According to a report, UK could lower visa costs and relax immigration rules for Indian tourists, students and professionals to clinch a trade agreement with India
UK International Trade Secretary Anne-Marie Trevelyan is expected to travel to New Delhi this month when formal negotiations on a proposed India-UK free trade agreement (FTA) are expected to begin.
According to a media report, she may discuss relaxing immigration rules by offering cheaper and easier visas for Indian tourists, students and professionals, in an attempt to clinch the trade deal with India.
Relaxing of immigration rules has been a key demand from New Delhi, The Times reported.
Trevelyan has the backing of the Foreign Secretary, Liz Truss, who puts ties with India on the top of her list of agendas to counter the growing influence of China. However, Home Secretary Priti Patel is opposed to this move, says the report.
In May last year, Ms Patel had signed a ‘bespoke’ and reciprocal Migration and Mobility Partnership (MMP) with External Affairs Minister S. Jaishankar to have around 3,000 students and professionals a year access work experience benefits in either country.
According to this policy, both sides have agreed to bring the new system in place by April 2022. The High Commission in London and the Ministry of External affairs have been putting in work towards this goal since the MMP was signed.
Further immigration plans are being considered, whereby schemes similar to that agreed as part of UK’s FTA with Australia are also being looked at, which would allow young Indians the chance to come and work in the UK for up to three years.
Reducing visa fees for students is also another option being looked at. This would enable the students to stay in the UK for a period after they graduate, possibly building upon the Graduate Route visa under the points-based immigration rules currently in place, the report said.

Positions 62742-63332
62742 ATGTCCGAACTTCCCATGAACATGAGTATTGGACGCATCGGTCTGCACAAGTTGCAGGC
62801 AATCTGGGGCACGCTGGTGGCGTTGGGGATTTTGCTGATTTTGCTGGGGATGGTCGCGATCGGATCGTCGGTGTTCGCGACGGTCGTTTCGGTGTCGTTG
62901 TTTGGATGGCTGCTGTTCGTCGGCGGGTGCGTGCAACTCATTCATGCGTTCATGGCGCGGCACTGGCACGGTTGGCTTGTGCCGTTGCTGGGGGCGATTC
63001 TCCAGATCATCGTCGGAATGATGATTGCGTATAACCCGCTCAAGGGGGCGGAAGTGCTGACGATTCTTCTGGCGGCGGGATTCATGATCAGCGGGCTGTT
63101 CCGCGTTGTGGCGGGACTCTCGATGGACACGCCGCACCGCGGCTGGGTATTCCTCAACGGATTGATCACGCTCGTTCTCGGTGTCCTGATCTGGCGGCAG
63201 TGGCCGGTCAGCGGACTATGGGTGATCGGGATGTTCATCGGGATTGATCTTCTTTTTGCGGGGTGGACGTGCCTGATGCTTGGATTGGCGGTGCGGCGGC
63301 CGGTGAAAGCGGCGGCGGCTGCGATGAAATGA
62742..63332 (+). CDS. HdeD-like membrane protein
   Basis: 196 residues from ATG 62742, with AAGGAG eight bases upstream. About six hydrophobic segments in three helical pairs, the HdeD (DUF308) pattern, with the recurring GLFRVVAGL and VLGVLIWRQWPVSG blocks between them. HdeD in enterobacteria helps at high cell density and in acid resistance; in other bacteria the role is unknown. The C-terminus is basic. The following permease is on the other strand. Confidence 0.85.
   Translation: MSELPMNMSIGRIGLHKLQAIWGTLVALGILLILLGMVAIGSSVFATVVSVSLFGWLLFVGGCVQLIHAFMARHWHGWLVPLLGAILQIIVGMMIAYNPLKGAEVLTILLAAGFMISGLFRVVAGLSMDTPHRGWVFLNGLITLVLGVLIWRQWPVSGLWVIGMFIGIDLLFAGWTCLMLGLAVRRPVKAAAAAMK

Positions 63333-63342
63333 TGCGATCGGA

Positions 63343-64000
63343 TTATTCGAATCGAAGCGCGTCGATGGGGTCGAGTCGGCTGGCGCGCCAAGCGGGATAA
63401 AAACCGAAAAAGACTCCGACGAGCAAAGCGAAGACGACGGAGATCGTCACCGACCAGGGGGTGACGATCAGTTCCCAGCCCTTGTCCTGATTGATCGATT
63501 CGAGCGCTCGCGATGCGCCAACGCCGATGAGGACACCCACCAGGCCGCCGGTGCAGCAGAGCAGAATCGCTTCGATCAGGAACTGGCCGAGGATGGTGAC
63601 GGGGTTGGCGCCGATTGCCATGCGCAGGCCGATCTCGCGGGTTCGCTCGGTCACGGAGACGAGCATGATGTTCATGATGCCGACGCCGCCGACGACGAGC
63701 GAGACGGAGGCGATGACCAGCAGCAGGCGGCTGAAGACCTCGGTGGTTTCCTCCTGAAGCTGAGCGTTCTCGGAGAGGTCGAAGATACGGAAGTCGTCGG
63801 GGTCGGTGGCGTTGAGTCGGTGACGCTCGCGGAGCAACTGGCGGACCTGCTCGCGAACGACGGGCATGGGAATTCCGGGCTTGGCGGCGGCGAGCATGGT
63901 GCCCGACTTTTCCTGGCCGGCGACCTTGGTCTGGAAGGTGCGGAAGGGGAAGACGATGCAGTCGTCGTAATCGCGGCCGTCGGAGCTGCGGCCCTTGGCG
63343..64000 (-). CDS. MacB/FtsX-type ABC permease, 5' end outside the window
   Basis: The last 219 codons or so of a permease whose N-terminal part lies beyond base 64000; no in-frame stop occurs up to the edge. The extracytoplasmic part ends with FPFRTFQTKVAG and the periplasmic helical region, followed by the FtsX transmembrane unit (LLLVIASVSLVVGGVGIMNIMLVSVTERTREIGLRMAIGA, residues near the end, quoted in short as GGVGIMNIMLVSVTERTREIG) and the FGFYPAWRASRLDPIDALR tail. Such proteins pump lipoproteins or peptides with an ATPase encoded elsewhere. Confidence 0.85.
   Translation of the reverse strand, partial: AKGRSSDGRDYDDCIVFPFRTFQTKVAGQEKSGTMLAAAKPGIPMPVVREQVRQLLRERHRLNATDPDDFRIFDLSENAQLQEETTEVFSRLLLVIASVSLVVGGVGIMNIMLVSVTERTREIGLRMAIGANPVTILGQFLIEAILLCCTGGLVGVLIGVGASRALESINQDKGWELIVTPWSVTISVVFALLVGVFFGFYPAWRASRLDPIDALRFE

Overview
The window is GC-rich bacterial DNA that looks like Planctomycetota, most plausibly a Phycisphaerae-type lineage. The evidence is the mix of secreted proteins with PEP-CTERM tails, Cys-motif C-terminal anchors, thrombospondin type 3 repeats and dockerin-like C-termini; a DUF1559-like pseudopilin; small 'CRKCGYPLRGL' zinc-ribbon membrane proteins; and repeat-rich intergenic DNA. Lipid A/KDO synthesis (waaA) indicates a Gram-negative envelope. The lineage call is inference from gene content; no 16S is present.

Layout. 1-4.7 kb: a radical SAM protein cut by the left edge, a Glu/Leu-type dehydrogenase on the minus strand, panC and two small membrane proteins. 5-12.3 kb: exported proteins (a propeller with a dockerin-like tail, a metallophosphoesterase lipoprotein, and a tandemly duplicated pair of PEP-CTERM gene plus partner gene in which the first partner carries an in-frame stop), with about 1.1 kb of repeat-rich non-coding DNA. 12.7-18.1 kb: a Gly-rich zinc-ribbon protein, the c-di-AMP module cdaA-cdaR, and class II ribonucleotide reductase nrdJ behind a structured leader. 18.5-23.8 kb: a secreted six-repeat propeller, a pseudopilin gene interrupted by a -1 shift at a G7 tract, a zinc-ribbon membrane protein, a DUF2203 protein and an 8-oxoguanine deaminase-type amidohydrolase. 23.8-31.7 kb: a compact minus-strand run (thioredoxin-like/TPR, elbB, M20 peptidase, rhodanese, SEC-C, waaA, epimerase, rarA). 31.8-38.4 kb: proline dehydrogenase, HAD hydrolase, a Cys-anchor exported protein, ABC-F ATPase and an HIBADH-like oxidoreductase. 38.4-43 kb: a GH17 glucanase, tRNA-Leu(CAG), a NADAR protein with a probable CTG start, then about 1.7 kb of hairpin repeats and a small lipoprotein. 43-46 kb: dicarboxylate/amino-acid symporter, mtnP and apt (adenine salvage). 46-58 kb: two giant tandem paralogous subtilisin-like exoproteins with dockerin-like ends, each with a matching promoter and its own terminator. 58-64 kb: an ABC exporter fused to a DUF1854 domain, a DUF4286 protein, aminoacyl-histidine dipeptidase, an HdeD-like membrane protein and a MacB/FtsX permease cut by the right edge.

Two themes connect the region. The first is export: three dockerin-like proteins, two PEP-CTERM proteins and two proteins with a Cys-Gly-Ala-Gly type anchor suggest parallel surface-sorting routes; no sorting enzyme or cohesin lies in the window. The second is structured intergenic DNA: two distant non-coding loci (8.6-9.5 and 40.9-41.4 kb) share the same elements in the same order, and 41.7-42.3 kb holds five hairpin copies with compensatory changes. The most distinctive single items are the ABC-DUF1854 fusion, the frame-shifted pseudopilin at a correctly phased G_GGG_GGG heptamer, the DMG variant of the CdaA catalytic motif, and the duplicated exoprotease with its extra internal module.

There could also be reductions in the fees for work and tourism visas.
At present, it can cost an Indian citizen up to GBP 1,400 for a work visa, while students pay GBP 348 and tourists GBP 95 respectively.
These fees are far higher compared to countries like China, who pay much less.
Indian-origin peer Lord Karan Bilimoria, the president of the Confederation of British Industry, has been one of the staunchest advocates for lowering visa fees for Indians.
“That FTA, I hope, will benefit in enhancing bilateral trade and be as comprehensive as possible. Movement of people; reduction of duties and tariffs – the tariff on Scotch whisky is 150 per cent, that’s got to be reduced drastically; academic collaborations and cross-border research is going to be huge between our countries and partnering on a Green industrial revolution. There is a vast array to really ramp up business and trade between our two countries,” he had said.
A senior government source told The Times that it has been more or less accepted by ministers that the price for an FTA with India would be to make a “generous” offer on visas.
“The tech and digital space in India are still hugely protectionist and if we could open up even a slither of access, it would put us ahead in the game,” a government official was quoted as saying.
The UK government on its part has often said that barriers need to be slashed and obstacles removed for doing business with India.
The Department for International Trade says the groundwork for launch of negotiations for the FTA between UK and India ‘remains underway’ after bilateral working groups concluded their meetings.
Last October, Anne-Marie Trevelyan and Commerce and Industry Minister Piyush Goyal had also held talks during the G-20 trade ministers meeting in Sorrento, Italy, to discuss “final preparations” for the launch of negotiations this year.
“We look forward to launching negotiations early this year. India is projected to become the world’s third largest economy by 2050, and a trade deal will open huge opportunities for UK businesses to trade with India’s GBP 2 trillion economy,” a UK government spokesperson said.